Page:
Use video. In addition to being more efficient than sending emails back and forth for hours on end, video conferencing with students helps to build connections with instructors and each other. Instructors can meet with students individually or in small groups. In asynchronous classes, video introductions can be used to allow students to get to know each other and discover common interests.
As an Interpersonal Communications instructor, Kelly opens her classes by underscoring the importance of having sustaining relationships, and the steps outlined above are some ways to nurture their development, but that’s just one of many options. These eight ideas are some of many designed to help support the development of interpersonal communications -- leading to happier and more successful students. The close relationships that students develop, more than money or fame, are what keep people them throughout their lives. “The way that students can get there is through interpersonal communication,” she noted. To watch the full webinar and access the slide deck, click here . To learn more about Steve and Kelly’s new edition of Reflect and Relate: An Introduction to Interpersonal
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October 4th | 1:00 PM ET
Even prior to the COVID pandemic, college students have struggled with mental health issues including loneliness, anxiety, and social isolation. Join Kelly and Steve to discuss the research on loneliness and social isolation, the connections to overall mental and physical health, and suggestions for using interpersonal communication to forge and fortify our connections with others to improve wellness in a post-pandemic world.
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by Allison Cottrell, Summer 2021 Marketing Intern at Macmillan Learning
In my senior year at Grinnell College this past fall, I finished my mathematics major with a course in Numerical Analysis. While I usually felt represented as a female mathematician in my time at the college, I encountered an image in that course’s textbook that made me reconsider how I’d been interacting with my math texts up to that point.
Now, almost a year later as Marketing Intern for Macmillan Learning, I still think about the image, its placement in that textbook, published in 2006, and its influence on my learning experience.
I encountered the image when I was almost done with the term. Our final project was to explore a chapter we didn’t cover in class, learn it ourselves, and write an essay telling that chapter’s story. For no particular reason, I chose the chapter on the Discrete Cosine Transform used in image compression.
I knew nothing about the transform beforehand, and I was proud of myself for being able to tackle the content relatively on my own. I think this was the point of the project--to show us that we now each had the skills to understand content on our own--and the project succeeded in that respect.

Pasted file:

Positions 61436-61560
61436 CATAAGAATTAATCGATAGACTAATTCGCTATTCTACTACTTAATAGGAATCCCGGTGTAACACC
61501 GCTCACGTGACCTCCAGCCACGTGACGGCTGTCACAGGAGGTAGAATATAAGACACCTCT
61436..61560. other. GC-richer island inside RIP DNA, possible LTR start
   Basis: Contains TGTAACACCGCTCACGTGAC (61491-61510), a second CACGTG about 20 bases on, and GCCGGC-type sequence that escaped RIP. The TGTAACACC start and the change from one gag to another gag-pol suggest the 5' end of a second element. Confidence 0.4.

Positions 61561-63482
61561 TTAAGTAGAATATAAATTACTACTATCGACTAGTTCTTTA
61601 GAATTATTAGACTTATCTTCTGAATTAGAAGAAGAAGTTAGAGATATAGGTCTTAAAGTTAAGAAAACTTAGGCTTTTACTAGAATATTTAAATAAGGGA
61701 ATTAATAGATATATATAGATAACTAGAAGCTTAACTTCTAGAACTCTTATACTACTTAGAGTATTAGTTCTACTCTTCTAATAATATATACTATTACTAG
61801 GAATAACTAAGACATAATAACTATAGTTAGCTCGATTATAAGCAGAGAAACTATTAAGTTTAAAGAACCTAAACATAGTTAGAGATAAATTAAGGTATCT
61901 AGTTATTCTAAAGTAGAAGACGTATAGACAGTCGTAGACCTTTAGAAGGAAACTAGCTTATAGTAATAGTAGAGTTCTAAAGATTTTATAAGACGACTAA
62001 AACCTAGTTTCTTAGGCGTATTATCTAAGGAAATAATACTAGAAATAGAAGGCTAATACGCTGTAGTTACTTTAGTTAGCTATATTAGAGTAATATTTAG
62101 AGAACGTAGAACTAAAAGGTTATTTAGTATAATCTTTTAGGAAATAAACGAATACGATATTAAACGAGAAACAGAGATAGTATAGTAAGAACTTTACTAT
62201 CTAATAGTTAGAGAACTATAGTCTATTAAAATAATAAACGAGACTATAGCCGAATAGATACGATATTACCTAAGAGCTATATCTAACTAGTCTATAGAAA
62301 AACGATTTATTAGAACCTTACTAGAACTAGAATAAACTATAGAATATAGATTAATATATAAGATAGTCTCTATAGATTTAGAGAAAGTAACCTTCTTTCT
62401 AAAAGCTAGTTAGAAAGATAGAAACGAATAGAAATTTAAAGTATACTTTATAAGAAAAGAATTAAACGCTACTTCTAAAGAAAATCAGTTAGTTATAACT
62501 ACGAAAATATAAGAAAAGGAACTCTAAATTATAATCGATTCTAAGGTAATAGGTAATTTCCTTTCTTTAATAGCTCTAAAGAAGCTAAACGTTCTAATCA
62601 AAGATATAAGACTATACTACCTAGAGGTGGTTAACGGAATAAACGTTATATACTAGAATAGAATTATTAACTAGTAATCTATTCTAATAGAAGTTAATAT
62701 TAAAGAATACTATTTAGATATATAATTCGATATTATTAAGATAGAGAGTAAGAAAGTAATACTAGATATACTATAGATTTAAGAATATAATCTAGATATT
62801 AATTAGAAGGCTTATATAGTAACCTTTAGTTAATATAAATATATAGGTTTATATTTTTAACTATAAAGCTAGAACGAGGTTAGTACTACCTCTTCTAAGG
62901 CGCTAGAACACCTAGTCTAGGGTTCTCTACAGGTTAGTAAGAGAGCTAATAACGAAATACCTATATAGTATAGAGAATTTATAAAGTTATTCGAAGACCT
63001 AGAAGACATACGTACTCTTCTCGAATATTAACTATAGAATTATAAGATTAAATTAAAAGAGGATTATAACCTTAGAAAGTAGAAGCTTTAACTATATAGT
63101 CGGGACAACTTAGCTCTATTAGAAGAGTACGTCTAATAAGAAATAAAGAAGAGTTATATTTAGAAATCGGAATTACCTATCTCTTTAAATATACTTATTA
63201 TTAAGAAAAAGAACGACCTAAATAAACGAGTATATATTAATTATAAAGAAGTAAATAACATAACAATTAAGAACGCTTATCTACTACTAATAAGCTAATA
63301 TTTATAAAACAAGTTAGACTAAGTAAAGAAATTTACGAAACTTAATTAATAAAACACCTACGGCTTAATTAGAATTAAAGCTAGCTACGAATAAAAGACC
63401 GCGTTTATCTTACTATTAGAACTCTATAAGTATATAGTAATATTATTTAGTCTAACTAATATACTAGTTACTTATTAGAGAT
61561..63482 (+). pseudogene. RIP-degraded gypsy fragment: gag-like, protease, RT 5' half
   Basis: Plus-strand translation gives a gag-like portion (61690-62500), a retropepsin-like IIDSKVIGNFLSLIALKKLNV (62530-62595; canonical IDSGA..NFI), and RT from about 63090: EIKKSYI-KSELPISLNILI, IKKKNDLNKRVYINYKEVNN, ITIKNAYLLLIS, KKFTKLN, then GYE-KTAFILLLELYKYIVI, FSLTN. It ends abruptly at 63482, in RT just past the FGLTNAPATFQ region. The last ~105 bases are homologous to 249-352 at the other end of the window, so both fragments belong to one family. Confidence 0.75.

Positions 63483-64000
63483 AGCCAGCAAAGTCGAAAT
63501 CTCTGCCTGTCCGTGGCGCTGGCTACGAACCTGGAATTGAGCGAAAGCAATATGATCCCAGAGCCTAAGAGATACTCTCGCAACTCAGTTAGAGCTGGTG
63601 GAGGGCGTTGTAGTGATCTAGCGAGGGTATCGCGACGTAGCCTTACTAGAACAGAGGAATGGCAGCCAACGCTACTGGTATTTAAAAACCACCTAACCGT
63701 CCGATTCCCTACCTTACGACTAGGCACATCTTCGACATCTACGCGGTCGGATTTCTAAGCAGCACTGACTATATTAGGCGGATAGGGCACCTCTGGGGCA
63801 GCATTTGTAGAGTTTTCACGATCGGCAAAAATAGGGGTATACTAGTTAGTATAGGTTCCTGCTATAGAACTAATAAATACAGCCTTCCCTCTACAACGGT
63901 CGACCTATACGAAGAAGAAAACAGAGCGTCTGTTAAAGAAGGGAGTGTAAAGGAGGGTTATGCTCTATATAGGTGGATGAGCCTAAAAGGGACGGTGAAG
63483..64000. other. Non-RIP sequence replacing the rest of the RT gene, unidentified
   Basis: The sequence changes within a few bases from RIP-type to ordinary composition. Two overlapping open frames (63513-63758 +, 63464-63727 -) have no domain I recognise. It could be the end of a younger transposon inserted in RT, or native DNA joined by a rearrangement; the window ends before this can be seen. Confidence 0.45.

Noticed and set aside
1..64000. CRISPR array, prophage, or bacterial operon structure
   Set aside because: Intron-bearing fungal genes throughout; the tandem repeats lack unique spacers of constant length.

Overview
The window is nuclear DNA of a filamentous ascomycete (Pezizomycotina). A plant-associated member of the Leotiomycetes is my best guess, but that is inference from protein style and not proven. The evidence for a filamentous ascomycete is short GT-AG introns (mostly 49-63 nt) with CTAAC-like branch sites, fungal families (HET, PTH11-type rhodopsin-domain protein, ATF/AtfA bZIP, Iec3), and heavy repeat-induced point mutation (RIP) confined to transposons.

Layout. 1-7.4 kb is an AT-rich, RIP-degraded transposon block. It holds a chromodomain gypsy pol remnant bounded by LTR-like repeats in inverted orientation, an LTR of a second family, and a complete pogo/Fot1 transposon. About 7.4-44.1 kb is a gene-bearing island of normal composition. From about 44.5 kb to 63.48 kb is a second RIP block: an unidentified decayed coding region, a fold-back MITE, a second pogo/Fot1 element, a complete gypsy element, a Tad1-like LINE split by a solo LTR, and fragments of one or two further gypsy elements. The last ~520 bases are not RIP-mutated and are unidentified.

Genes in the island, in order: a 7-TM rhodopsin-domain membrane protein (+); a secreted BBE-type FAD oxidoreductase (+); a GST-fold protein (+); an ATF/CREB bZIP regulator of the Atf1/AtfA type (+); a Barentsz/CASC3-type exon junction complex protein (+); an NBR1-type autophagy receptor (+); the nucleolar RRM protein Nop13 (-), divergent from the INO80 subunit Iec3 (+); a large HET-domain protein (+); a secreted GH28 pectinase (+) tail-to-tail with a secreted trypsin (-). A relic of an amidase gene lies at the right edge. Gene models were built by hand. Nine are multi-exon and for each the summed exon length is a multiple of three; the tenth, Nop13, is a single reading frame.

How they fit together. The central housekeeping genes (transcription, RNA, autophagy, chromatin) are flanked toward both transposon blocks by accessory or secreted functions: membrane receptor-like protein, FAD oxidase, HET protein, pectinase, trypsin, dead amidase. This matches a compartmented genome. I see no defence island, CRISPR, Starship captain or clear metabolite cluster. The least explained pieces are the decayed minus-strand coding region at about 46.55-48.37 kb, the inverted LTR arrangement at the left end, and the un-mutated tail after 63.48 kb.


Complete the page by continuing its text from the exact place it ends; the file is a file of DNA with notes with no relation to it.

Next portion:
But, this chapter also included the image “Lenna,” a photo widely used in image compression. At first glance to me, and I assume most others who encounter the image, it’s just a photo of a woman wearing a feathered hat.
But, this image has a more complex history. It only started as the image compression standard in 1973 when three men were looking around for a photo to use for a conference paper. So, they turned to a recent edition of Playboy , chose this “Lenna” image from a centerfold, and used it without another thought. (See the image here .)
At the time of first reading the chapter, I didn’t know this. My head was swimming with image compression and matrices and proofs I didn’t quite understand. I took the image, as presented in a text I was told to trust, without question.
I was able in my paper to choose a different image to demonstrate the algorithm, so I picked an image of my dog. As a surprise to no one, it was not hard to choose an image outside of Playboy . Turns out, there are many other images one can compress, if they care enough to do so.
My professor sent out an email about the image towards the end of the semester with a reassuring note on inclusivity in science, but the image shouldn’t have been in my textbook. As a student, I could not have learned the needed material in the time and space of that class without encountering that image. Once I knew the history of the image, it changed the way that I experienced the chapter in a distinctly negative way.
I still learned the chapter, I still wrote my paper, and I was still proud of myself and the writing I produced. But, I could have produced it without this line of research into the Lenna image. Images in texts always matter, whatever the discipline. Context didn’t leave the room when I opened my Numerical Analysis textbook. As a female mathematician, I want the images of women in my math textbooks to be female mathematicians, not images from Playboy.